Drennen on Wind Energy in NY – Hobart and William Smith Colleges \
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Drennen on Wind Energy in NY

An article in the Rochester Business Journal discusses billionaire Thomas Golisano’s decision to back away from wind power, basing the decision on predictions that the business would not be profitable given current wholesale electricity prices. Thomas Drennen, professor of economics, was interviewed for the article and believes the demand may be down now, but it isn’t a permanent situation.

“Right now, there is really overcapacity; this won’t last,” Drennen is quoted. “Eventually, electricity demand will pick up and prices will increase.

“So while it makes sense for Golisano to pause now, given the low prices, I don’t think it means the end of wind power in New York.”

The article also notes Drennen “calculates that it costs roughly $70 a megawatt-hour to produce wind power in New York. Even with federal credits of $19 a megawatt-hour, that means wind is in the $51 range, which is above the average state wholesale price this year, he said.”

The full article follows.


Wind energy firms still see market in upstate
Proponents expect the price of electricity to rebound in N.Y.

Andrea Deckert • August 27, 2010

Although low prices for wholesale electricity led to billionaire Thomas Golisano’s decision to put the brakes on his wind company, other locals involved in the industry say wind power still will generate substantial financial and environmental benefits.

Officials from Empire State Wind Energy LLC said last month that the Oneida-based firm would cease operations because leaders believed the venture would not be profitable. The main reason was the low price of wholesale electricity, which as plummeted since last year.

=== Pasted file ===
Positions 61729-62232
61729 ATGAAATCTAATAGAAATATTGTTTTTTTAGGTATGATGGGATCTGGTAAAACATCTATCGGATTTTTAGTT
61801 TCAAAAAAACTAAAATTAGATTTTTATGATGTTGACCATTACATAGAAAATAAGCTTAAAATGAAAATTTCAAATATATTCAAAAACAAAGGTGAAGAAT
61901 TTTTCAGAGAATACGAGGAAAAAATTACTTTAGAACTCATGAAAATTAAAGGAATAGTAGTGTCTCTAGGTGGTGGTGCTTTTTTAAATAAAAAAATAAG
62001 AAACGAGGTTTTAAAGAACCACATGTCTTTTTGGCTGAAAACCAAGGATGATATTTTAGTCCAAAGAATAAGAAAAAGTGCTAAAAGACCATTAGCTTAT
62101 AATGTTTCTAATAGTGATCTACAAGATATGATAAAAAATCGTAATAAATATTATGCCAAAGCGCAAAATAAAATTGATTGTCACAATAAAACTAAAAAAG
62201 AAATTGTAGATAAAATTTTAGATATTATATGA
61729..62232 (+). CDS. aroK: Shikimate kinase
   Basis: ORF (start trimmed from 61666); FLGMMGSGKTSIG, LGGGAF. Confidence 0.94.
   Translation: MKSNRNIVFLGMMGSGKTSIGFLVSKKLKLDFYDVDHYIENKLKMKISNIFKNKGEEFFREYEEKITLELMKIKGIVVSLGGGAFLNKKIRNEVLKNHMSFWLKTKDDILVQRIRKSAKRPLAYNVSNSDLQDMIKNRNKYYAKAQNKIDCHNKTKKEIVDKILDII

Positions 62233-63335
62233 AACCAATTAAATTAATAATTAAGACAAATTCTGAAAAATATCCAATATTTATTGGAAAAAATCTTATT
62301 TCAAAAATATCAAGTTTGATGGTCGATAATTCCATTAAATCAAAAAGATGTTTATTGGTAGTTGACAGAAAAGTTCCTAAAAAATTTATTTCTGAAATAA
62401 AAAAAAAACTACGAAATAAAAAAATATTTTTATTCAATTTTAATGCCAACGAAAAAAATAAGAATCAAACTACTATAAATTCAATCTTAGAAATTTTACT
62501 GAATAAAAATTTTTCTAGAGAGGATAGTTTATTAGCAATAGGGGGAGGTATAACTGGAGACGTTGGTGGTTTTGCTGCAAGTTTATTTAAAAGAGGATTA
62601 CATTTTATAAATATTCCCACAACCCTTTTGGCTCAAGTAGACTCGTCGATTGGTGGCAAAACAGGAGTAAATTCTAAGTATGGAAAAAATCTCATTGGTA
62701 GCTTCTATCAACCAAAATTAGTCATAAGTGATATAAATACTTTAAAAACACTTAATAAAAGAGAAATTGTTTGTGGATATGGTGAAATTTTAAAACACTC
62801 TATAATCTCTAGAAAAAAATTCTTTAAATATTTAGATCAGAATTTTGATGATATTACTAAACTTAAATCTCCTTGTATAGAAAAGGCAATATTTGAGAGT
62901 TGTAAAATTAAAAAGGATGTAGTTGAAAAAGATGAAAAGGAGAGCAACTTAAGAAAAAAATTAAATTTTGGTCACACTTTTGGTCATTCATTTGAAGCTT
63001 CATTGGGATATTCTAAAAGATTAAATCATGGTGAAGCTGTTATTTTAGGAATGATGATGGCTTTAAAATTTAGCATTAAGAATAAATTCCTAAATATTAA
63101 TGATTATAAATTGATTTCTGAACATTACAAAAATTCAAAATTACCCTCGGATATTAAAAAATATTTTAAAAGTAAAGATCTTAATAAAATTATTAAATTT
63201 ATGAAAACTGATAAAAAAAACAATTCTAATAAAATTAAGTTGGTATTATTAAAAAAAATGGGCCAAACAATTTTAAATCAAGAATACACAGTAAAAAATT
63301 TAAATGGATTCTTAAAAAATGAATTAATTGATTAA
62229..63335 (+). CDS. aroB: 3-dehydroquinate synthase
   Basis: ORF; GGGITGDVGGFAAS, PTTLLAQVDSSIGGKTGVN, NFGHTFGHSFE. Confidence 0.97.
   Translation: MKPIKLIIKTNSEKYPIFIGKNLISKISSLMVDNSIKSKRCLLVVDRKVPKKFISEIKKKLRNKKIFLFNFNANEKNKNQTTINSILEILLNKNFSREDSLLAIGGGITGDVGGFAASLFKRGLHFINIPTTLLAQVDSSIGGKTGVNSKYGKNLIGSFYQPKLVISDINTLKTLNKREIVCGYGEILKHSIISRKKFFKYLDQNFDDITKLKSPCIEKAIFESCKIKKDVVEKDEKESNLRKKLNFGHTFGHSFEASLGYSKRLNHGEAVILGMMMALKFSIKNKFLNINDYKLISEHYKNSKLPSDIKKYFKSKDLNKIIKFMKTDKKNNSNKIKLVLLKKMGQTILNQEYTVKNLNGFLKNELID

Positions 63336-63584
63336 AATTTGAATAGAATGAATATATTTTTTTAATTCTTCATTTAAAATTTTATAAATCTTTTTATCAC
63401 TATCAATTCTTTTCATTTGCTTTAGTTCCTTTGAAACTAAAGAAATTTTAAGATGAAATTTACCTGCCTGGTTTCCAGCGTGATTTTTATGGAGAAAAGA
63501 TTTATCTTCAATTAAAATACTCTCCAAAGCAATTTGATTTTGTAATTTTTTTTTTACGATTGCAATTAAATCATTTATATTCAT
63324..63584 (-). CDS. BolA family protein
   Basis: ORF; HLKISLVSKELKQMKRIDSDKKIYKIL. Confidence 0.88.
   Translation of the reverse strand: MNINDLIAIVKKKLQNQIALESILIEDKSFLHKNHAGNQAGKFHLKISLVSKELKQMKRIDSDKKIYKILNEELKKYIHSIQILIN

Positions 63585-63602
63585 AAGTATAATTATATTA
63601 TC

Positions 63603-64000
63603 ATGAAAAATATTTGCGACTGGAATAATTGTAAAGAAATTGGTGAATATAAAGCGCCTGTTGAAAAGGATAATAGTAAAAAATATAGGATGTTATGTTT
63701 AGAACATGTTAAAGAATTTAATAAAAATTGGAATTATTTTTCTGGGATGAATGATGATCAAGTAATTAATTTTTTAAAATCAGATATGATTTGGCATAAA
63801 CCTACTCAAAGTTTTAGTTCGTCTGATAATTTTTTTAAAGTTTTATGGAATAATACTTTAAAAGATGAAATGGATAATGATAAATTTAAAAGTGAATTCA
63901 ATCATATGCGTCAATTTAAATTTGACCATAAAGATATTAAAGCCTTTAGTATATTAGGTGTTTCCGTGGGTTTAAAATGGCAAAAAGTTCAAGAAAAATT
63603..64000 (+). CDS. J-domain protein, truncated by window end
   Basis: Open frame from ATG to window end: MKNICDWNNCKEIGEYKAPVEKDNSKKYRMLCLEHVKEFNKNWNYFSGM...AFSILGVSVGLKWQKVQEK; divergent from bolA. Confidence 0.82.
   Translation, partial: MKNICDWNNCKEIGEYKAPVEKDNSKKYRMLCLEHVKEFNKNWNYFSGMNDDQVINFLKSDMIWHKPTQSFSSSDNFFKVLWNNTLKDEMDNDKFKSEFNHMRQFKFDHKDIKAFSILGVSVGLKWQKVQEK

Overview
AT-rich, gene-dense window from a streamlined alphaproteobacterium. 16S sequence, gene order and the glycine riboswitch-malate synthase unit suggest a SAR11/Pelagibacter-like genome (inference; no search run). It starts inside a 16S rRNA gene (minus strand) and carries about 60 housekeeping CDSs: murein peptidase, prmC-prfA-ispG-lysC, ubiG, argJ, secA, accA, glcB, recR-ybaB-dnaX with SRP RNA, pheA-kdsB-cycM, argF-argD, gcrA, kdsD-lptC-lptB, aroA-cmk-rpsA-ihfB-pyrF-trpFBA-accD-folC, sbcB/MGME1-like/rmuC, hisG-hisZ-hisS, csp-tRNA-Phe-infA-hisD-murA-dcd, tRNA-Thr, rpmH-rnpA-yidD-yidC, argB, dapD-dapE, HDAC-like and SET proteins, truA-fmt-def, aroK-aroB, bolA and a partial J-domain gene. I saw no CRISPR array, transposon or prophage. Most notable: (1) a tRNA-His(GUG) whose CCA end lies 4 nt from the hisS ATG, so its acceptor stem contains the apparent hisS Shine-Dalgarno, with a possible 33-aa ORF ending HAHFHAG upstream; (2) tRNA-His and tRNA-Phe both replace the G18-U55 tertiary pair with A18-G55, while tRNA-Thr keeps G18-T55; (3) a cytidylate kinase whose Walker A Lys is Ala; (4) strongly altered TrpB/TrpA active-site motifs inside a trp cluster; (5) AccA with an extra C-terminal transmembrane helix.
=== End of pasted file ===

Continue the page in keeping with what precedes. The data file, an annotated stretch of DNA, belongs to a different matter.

“Wind power is right for New York,” said Kevin Schulte, CEO of Sustainable Energy Developments Inc. in Ontario, Wayne County, a developer of decentralized wind energy projects throughout the northeastern United States.

He contends that wind power will be growing venture here, noting that New York ranks eighth nationally in wind capacity.

There has been a downturn in the industry for the past 24 months due to national drops in electricity prices, Schulte said. But there is still interest in pursuing wind projects because those prices are more than likely to rebound and even exceed past prices, he said.

Pricing will become more attractive as government develops more incentives to level the playing field for alternative energy options, he added.

The New York Independent System Operator reported this year that the state’s average wholesale electric energy price for 2009 was the lowest in 10 years. NYISO operates the state’s bulk electricity grid and administers its wholesale electricity markets.

The annual average price of wholesale electric energy in the state was $48.63 per megawatt-hour in 2009. That was below the previous low of $49.90 in 2002 and 49 percent below the 2008 average of $95.31, NYISO reported.

The declining wholesale electricity prices in 2009 largely were attributable to reduced power consumption and reductions in the cost of natural gas, NYISO said.

For July, the average cost of wholesale electricity was $60.12 a megawatt-hour, up from $51 a year aog, NYISO date show. At midweek, the wholesale price for electricity was roughly $43.59 a megawatt -hour.